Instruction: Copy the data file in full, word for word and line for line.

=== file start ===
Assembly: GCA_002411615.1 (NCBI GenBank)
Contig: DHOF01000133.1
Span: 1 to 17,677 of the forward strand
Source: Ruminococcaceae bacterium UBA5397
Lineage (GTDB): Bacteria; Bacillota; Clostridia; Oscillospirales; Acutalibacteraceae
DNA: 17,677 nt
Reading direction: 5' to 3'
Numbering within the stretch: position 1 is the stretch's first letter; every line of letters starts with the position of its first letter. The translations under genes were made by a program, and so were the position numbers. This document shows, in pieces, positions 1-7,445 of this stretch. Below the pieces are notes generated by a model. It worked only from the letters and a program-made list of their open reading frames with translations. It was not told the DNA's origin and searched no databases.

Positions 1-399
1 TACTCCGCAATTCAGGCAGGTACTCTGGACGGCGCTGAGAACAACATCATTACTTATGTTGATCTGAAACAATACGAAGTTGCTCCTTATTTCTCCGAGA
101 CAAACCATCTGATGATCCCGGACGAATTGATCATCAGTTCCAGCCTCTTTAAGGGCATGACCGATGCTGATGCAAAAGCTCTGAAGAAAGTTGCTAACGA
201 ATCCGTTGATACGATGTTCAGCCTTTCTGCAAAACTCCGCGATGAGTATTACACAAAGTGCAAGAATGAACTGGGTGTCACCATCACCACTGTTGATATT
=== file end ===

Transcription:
Assembly: GCA_002411615.1 (NCBI GenBank)
Contig: DHOF01000133.1
Span: 1 to 17,677 of the forward strand
Source: Ruminococcaceae bacterium UBA5397
Lineage (GTDB): Bacteria; Bacillota; Clostridia; Oscillospirales; Acutalibacteraceae
DNA: 17,677 nt
Reading direction: 5' to 3'
Numbering within the stretch: position 1 is the stretch's first letter; every line of letters starts with the position of its first letter. The translations under genes were made by a program, and so were the position numbers. This document shows, in pieces, positions 1-7,445 of this stretch. Below the pieces are notes generated by a model. It worked only from the letters and a program-made list of their open reading frames with translations. It was not told the DNA's origin and searched no databases.

Positions 1-399
1 TACTCCGCAATTCAGGCAGGTACTCTGGACGGCGCTGAGAACAACATCATTACTTATGTTGATCTGAAACAATACGAAGTTGCTCCTTATTTCTCCGAGA
101 CAAACCATCTGATGATCCCGGACGAATTGATCATCAGTTCCAGCCTCTTTAAGGGCATGACCGATGCTGATGCAAAAGCTCTGAAGAAAGTTGCTAACGA
201 ATCCGTTGATACGATGTTCAGCCTTTCTGCAAAACTCCGCGATGAGTATTACACAAAGTGCAAGAATGAACTGGGTGTCACCATCACCACTGTTGATATT